Scraping the Partisan Divide: Sentiment, Text, & Network Analysis of an online political discussion forum using Python.

Posted on May 30, 2018

In this post I apply data science techniques to investigate partisan division on scraped user post data from the online political discussion forum


My process:

  1.  Scrape Text and user partisan identity and text for each post.
  2. Consolidate Partisanship from all partisan identities into a general 'liberal' and 'conservative' buckets.
  3. Distinguish Top Phrases for each bucket.
  4. Analyze Sentiment between partisan identities on posts matching political keywords.
  5. Identify Communities via network analysis to investigate partisan division.

Demonstrated Python Skills:

  • Web-scraping with Scrapy
  • Text Analysis with NLTK and Sklearn.CountVectorizer
  • Sentiment Analysis with TextBlob
  • Network Analysis with NetworkX and Community
  • Visualization with Seaborrn

Check out my Github gists for both my scraping and analyses.

The Data

I chose to web-scrape this online political discussion specifically because:

  • Social-based text data - apply NLP & Sentiment Analysis
  • Website data not available via API
  • A high percentage of of users self-identify their partisan identity, an interesting factor for analysis.

I must additionally be careful to not fully extrapolate the results gleamed from these heavy forum users to the general public.


I performed my scraping using the open source Python package Scrapy identifying and pulling text via html tags.

  • # of Posts:  249,749
  • Date Range: 1/1/16 -  5/12/18

Structure of the scraped data:

Defined # of Threads -> X Pages per Thread -> X Posts per Page

My Scrapy spider crawls through each thread chronology,  identifies the total # of posts per thread, and crawls through each post of page.

Scraped data includes:

  • post date and text
  • thread title and first poster
  • user name, total number of posts, and political ideology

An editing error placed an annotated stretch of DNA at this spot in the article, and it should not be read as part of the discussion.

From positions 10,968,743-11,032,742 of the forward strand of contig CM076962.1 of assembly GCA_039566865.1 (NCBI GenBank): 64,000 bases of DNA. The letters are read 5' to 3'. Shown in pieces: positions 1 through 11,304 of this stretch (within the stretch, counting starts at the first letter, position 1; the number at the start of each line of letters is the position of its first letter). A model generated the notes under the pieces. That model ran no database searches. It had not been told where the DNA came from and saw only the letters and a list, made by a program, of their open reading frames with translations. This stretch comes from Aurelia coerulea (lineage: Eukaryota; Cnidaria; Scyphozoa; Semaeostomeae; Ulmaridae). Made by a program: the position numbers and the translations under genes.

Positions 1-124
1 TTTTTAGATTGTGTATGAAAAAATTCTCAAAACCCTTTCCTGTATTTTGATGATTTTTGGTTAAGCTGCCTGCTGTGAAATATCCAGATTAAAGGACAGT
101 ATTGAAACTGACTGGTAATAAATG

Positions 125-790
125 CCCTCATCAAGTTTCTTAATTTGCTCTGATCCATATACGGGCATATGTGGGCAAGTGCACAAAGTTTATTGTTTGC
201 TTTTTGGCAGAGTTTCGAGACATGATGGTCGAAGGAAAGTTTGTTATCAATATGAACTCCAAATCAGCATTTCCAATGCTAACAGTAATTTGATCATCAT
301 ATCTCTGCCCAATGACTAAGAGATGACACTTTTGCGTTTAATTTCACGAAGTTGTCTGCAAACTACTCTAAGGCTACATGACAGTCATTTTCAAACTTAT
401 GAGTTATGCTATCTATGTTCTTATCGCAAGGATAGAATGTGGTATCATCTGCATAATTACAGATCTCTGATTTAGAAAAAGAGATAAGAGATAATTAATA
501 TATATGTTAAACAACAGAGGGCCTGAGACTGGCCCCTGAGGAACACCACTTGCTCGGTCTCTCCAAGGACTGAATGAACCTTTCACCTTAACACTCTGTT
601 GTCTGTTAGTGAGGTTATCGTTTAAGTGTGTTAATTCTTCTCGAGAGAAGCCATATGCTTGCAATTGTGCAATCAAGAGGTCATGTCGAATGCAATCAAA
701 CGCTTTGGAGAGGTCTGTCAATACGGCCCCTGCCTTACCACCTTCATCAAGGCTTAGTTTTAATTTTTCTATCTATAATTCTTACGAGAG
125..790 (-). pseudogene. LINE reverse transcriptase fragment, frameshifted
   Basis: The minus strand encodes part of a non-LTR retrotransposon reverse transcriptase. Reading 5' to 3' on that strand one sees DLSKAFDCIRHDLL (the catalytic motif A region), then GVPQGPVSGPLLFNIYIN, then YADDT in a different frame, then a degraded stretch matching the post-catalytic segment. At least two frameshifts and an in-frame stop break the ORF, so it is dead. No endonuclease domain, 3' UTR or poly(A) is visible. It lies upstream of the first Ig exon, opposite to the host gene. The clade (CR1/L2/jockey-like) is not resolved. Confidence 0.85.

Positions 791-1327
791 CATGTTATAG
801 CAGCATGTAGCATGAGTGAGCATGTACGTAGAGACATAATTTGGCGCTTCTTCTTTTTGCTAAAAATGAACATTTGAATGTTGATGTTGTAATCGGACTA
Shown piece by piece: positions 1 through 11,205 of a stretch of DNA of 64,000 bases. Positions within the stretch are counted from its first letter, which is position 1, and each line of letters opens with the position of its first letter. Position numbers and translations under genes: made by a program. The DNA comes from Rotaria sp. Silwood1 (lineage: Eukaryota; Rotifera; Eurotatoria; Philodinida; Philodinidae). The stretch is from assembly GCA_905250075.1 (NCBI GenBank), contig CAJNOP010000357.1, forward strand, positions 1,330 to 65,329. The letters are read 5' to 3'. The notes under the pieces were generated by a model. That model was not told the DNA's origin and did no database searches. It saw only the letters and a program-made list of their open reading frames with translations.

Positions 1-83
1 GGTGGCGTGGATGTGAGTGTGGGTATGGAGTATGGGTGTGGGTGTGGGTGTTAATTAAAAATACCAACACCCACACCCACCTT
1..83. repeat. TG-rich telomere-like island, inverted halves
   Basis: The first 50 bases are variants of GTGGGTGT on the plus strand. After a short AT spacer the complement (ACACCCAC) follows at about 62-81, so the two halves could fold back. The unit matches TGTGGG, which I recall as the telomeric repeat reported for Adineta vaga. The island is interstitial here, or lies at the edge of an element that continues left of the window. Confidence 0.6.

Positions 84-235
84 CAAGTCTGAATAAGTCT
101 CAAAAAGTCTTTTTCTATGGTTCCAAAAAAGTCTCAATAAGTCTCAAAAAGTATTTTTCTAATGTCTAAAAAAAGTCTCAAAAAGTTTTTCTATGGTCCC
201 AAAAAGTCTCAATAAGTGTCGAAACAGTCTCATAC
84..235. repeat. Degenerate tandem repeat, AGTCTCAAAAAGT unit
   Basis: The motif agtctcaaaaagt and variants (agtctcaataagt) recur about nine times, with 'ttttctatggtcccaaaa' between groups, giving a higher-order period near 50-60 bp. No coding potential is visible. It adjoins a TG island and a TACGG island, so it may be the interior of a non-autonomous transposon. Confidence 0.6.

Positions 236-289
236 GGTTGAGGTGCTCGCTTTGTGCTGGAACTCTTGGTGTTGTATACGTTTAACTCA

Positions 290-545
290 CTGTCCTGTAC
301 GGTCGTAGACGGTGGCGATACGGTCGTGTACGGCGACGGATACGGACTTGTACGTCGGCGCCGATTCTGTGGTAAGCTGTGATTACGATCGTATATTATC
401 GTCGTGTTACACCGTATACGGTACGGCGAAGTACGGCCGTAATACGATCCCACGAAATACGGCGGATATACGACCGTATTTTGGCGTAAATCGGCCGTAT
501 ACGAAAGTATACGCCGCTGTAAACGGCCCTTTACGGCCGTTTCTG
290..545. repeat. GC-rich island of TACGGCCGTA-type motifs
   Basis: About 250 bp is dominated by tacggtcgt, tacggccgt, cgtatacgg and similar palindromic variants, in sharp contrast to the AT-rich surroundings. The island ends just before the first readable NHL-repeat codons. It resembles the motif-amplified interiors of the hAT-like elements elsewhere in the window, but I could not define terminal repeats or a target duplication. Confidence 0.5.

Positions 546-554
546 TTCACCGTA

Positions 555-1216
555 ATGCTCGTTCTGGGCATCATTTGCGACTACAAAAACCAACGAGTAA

Political Ideology

Of the 253 users who posted on the forum, 129 (51%) self-identified politically, who accounted for 62% of the total posts.


I next consolidated these ideologies with n > 5 along the conventional liberal to conservative US ideological spectrum,  discluding 'independents'.


Conservative Liberal
Conservative; Republican;

Libertarian; Capitalist

Liberal; Progressive; Socialist;

Democratic; Anarchist; Green


Interestingly enough, despite equal numbers of liberal and conservative users, on, conservative users author a large majority of posts.

Top Words

Using the CountVectorizer package from sklearn.feature_extraction.text, I created a 2 n-gram corpus of phrases from the NLP=processed user-post text data.

I split the data between liberal and conservative users, and sorted the output to gain the top 20 2-word phrases for each group.


  • Politicians
    • Conservatives had a higher count of 'hilary clinton' than 'donald trump  and Liberals vice versa.
      • This supports the idea that users more frequently discuss topics they are disparaging.
  • Policy topics
    • Much more frequent in Liberals top list than Conservative top list.
      • Conservatives - 'tax cut',
      • Liberals - 'tax cut',  'health care', 'wall street', 'foreign polici',
  • 'Gibberish Nonsense'
    • Emotive or sarcastic phrases expressing style of users
    • Indicates higher sophistication of sentiment analysis necessary down the line.

Analyzing Sentiment

Using the Python package TextBlob, I  ran a sentiment analysis on the text of each of the  250k+ scraped posts.

I first applied standard NLP cleaning to the postText data, removing stopwords and stemming the text. I then fed the simplified outputs into the TextBlob sentiment analyzer.

The analyzer works via Naive Bayes classification, built upon the Stanford NLTK program.

TextBlob's sentiment analysis outputs two scores:

  • Subjectivity
    •  0  (highly objective) to 1 (highly subjective)
  • Polarity
    •  -1 (highly negative attitude) to +1 (highly positive attitude)

Political Conversations

I next look to identify partisan differences in sentiment regarding known polarized political keywords. .